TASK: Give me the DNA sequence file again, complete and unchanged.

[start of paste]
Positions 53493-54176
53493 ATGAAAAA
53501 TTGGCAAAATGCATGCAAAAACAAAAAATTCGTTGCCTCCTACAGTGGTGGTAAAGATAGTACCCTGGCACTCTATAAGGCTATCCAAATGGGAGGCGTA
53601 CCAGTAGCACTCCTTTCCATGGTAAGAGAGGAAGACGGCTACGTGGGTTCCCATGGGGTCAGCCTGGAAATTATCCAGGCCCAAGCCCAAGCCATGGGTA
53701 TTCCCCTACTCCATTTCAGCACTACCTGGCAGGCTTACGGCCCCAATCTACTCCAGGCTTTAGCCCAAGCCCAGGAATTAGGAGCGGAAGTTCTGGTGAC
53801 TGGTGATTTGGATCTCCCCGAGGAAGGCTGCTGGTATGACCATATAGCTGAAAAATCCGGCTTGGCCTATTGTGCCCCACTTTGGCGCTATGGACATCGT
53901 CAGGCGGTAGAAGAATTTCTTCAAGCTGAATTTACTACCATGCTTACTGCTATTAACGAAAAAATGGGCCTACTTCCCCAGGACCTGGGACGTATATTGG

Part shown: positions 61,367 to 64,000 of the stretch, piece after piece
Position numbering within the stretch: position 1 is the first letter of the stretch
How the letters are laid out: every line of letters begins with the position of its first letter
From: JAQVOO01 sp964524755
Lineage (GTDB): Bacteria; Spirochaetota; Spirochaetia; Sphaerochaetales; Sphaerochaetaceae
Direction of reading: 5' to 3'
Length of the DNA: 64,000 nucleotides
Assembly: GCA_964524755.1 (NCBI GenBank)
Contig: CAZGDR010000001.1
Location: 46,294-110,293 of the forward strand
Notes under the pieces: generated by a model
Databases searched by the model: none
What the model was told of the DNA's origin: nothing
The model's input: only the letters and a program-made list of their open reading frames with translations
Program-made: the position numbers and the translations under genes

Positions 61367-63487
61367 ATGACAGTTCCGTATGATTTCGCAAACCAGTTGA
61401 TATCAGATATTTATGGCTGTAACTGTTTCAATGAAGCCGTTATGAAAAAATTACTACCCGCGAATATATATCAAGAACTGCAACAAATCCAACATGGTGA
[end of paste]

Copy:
Positions 53493-54176
53493 ATGAAAAA
53501 TTGGCAAAATGCATGCAAAAACAAAAAATTCGTTGCCTCCTACAGTGGTGGTAAAGATAGTACCCTGGCACTCTATAAGGCTATCCAAATGGGAGGCGTA
53601 CCAGTAGCACTCCTTTCCATGGTAAGAGAGGAAGACGGCTACGTGGGTTCCCATGGGGTCAGCCTGGAAATTATCCAGGCCCAAGCCCAAGCCATGGGTA
53701 TTCCCCTACTCCATTTCAGCACTACCTGGCAGGCTTACGGCCCCAATCTACTCCAGGCTTTAGCCCAAGCCCAGGAATTAGGAGCGGAAGTTCTGGTGAC
53801 TGGTGATTTGGATCTCCCCGAGGAAGGCTGCTGGTATGACCATATAGCTGAAAAATCCGGCTTGGCCTATTGTGCCCCACTTTGGCGCTATGGACATCGT
53901 CAGGCGGTAGAAGAATTTCTTCAAGCTGAATTTACTACCATGCTTACTGCTATTAACGAAAAAATGGGCCTACTTCCCCAGGACCTGGGACGTATATTGG

Part shown: positions 61,367 to 64,000 of the stretch, piece after piece
Position numbering within the stretch: position 1 is the first letter of the stretch
How the letters are laid out: every line of letters begins with the position of its first letter
From: JAQVOO01 sp964524755
Lineage (GTDB): Bacteria; Spirochaetota; Spirochaetia; Sphaerochaetales; Sphaerochaetaceae
Direction of reading: 5' to 3'
Length of the DNA: 64,000 nucleotides
Assembly: GCA_964524755.1 (NCBI GenBank)
Contig: CAZGDR010000001.1
Location: 46,294-110,293 of the forward strand
Notes under the pieces: generated by a model
Databases searched by the model: none
What the model was told of the DNA's origin: nothing
The model's input: only the letters and a program-made list of their open reading frames with translations
Program-made: the position numbers and the translations under genes

Positions 61367-63487
61367 ATGACAGTTCCGTATGATTTCGCAAACCAGTTGA
61401 TATCAGATATTTATGGCTGTAACTGTTTCAATGAAGCCGTTATGAAAAAATTACTACCCGCGAATATATATCAAGAACTGCAACAAATCCAACATGGTGA